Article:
In between my sophomore and junior years of high school I quit playing soccer so I could focus exclusively on becoming a better wrestler.  I decided it is better to be great at one thing than to be average at two, so I threw all my energies into wrestling training that summer, and it really paid off.

As the first big tournament of the season approached in the winter of that year, I was confident I was going to make a splash despite entering the tournament unranked and generally unknown.  I knew how much hard work I had put in leading up to that season, and I was ready to roll.

I won my first match easily, if I remember correctly, but in my second match the tournament organizers paired me up with the number one seed, the guy who was supposed to become the tournament champion.  I was nervous, but I knew I was going to put up a fight.

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Photo credit: washer_dreier on Flickr (No, that’s not me in the picture.  It’s just a generic wrestling photo for flavor.)

I went out on the mat, faced off with my opponent, and boom!  He started kicking my butt all over the place.

By the end of the second period I was losing by a score of 8-1, and when I went over to get advice from my coaches between periods I don’t think they had much to say.  The kid was just too good.

The third and final period started out much like the other two, with my opponent grinding my face into the mat.  All seemed lost, until for a split second I looked up and saw that he had made a mistake.  He had put himself in a bad position to where I could put him on his back, and a moment later I had him pinned — I won!  Despite the fact that he had gotten off to such a great start, he made a big mistake and failed to finish well.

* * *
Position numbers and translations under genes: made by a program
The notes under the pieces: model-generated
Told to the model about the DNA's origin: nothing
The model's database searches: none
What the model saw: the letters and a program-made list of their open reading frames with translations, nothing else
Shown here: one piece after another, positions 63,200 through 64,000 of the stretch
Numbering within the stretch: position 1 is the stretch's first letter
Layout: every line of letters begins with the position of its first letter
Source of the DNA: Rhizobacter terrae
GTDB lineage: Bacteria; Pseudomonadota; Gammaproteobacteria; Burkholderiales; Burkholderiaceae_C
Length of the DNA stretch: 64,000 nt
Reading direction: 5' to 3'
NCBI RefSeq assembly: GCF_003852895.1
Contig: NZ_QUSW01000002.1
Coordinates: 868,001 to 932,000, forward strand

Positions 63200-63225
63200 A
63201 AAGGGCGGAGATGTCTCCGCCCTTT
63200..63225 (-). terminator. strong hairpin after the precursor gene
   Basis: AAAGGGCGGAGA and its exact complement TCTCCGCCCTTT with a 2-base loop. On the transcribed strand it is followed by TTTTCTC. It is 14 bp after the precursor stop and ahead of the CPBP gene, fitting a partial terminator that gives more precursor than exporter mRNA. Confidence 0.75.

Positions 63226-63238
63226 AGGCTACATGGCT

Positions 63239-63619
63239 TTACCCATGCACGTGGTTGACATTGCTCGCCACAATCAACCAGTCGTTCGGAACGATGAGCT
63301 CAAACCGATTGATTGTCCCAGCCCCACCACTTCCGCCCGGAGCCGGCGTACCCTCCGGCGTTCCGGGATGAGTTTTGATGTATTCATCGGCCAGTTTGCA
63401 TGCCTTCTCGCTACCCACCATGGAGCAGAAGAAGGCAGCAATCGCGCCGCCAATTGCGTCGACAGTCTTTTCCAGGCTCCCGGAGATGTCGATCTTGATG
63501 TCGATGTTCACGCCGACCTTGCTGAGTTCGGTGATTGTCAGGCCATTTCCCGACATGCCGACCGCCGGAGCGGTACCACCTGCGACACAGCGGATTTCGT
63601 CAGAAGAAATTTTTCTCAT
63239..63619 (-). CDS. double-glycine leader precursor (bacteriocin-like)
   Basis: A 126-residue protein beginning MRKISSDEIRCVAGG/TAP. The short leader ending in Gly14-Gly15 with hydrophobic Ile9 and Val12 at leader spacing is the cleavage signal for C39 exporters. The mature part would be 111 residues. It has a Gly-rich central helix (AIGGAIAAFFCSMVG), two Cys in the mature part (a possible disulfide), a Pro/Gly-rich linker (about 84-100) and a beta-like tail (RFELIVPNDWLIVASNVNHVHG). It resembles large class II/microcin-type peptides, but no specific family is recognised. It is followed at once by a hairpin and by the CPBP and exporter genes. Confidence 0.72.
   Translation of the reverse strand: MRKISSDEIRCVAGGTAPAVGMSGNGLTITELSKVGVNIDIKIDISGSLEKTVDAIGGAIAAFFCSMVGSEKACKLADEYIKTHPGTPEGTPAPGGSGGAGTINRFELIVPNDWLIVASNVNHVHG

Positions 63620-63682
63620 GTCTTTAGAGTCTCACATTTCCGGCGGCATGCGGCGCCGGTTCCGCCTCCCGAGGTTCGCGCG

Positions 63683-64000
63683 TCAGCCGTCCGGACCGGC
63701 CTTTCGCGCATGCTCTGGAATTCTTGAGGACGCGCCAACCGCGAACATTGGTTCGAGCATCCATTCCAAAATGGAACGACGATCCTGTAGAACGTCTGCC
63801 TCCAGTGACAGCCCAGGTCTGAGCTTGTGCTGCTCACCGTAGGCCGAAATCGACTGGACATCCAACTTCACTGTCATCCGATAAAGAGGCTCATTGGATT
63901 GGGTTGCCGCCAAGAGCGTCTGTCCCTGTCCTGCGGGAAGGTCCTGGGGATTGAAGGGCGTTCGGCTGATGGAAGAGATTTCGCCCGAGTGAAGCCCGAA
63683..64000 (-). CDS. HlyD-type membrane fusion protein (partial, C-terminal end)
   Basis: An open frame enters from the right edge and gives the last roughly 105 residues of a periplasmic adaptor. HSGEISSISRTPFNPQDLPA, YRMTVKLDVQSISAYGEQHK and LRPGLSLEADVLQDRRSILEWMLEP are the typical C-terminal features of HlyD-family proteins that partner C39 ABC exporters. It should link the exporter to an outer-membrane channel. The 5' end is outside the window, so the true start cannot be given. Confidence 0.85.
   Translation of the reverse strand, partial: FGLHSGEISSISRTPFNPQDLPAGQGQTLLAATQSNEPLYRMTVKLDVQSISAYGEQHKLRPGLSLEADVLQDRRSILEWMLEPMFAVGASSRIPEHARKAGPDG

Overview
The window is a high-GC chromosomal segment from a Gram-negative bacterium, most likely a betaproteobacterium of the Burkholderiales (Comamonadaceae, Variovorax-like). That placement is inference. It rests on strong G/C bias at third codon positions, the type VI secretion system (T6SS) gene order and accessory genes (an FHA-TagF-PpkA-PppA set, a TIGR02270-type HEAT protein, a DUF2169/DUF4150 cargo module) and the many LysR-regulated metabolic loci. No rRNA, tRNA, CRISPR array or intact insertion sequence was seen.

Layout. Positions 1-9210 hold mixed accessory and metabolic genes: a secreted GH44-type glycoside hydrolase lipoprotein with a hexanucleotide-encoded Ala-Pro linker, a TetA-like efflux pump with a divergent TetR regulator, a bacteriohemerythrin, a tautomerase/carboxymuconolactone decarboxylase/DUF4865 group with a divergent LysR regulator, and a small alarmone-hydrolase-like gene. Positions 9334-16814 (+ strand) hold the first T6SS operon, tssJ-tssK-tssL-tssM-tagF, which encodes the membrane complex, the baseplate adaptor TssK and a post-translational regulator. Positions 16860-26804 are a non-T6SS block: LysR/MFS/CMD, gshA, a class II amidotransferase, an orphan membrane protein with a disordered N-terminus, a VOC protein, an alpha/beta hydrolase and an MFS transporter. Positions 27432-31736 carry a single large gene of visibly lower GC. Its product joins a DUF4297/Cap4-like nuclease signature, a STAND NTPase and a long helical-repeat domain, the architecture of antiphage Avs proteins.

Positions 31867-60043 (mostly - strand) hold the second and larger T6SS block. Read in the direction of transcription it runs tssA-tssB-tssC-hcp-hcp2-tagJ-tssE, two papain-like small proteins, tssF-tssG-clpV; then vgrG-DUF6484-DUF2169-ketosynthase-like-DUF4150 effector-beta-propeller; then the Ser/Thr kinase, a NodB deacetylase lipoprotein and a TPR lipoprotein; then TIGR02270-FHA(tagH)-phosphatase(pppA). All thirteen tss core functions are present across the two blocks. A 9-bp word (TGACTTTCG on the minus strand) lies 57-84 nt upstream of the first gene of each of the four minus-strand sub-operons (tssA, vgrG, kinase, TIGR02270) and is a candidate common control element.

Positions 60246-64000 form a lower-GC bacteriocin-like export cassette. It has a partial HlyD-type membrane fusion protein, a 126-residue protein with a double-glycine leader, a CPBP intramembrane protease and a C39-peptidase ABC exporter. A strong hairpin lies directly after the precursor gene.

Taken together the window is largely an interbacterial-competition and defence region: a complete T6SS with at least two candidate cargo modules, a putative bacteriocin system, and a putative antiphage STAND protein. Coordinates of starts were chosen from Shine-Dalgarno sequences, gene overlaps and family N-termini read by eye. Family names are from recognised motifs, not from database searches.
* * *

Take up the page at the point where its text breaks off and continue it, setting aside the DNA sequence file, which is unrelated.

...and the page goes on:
Recently God has been teaching me a lesson from Ecclesiastes 7:8, which says,

“Finishing is better than starting.  Patience is better than pride.”

Starting off strong is great, and important.  The momentum from a strong start to anything can carry us far.  But so many people don’t finish well because they aren’t patient enough to see their work through!

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Photo credit: Jeff Weese on Flickr

Christmas is coming up in just a few days, and Christmas is all about fast starts and big-time beginnings.  It’s about the beginning of Jesus’ life here on earth, and the beginning of our greatest hope.  It’s truly a spectacular story, filled with prophecies, miracles, angels, and grown men and women praising God for the newborn Savior of the world.

But if the only spectacular thing about Jesus’ life was his birth, we’d all still be screwed.  He was welcomed into the world with great anticipation, yet the real success of his story is that he stayed faithful to God and to his mission all the way through the cross, where he died for the sins of the whole world.

If Jesus doesn’t stay sinless, if he doesn’t make it to the cross, we have no hope for eternity.  Because of sin we are all born into a place of spiritual disadvantage, but thank God for Jesus whose death opened the door for our victory!  He didn’t just have a spectacular beginning.  He finished well too.

Don’t give up.  Even if you feel like you’re down 8-1 in the final period of your life, Christ has opened an opportunity for you to be victorious.  No matter how you started, I encourage you to finish strong, because “Finishing is better than starting.  Patience is better than pride.”